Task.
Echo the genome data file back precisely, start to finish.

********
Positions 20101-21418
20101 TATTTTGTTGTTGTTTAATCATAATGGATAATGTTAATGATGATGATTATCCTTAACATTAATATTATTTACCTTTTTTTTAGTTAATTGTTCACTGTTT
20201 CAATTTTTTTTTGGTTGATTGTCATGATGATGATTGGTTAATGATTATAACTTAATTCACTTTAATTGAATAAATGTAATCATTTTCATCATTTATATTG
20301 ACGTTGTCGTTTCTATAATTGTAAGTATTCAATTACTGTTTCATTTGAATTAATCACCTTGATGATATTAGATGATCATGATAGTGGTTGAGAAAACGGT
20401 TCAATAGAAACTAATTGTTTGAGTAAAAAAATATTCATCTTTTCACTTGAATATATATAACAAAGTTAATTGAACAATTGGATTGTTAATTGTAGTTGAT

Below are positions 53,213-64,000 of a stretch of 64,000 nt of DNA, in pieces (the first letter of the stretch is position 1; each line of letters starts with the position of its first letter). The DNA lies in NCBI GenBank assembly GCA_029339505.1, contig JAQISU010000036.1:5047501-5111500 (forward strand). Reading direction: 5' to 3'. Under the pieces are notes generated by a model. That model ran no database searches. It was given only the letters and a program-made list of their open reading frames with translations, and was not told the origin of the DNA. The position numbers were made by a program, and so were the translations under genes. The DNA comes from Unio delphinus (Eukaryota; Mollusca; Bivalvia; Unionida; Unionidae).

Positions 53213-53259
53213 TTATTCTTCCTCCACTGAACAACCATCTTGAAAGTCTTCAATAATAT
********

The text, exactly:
Positions 20101-21418
20101 TATTTTGTTGTTGTTTAATCATAATGGATAATGTTAATGATGATGATTATCCTTAACATTAATATTATTTACCTTTTTTTTAGTTAATTGTTCACTGTTT
20201 CAATTTTTTTTTGGTTGATTGTCATGATGATGATTGGTTAATGATTATAACTTAATTCACTTTAATTGAATAAATGTAATCATTTTCATCATTTATATTG
20301 ACGTTGTCGTTTCTATAATTGTAAGTATTCAATTACTGTTTCATTTGAATTAATCACCTTGATGATATTAGATGATCATGATAGTGGTTGAGAAAACGGT
20401 TCAATAGAAACTAATTGTTTGAGTAAAAAAATATTCATCTTTTCACTTGAATATATATAACAAAGTTAATTGAACAATTGGATTGTTAATTGTAGTTGAT

Below are positions 53,213-64,000 of a stretch of 64,000 nt of DNA, in pieces (the first letter of the stretch is position 1; each line of letters starts with the position of its first letter). The DNA lies in NCBI GenBank assembly GCA_029339505.1, contig JAQISU010000036.1:5047501-5111500 (forward strand). Reading direction: 5' to 3'. Under the pieces are notes generated by a model. That model ran no database searches. It was given only the letters and a program-made list of their open reading frames with translations, and was not told the origin of the DNA. The position numbers were made by a program, and so were the translations under genes. The DNA comes from Unio delphinus (Eukaryota; Mollusca; Bivalvia; Unionida; Unionidae).

Positions 53213-53259
53213 TTATTCTTCCTCCACTGAACAACCATCTTGAAAGTCTTCAATAATAT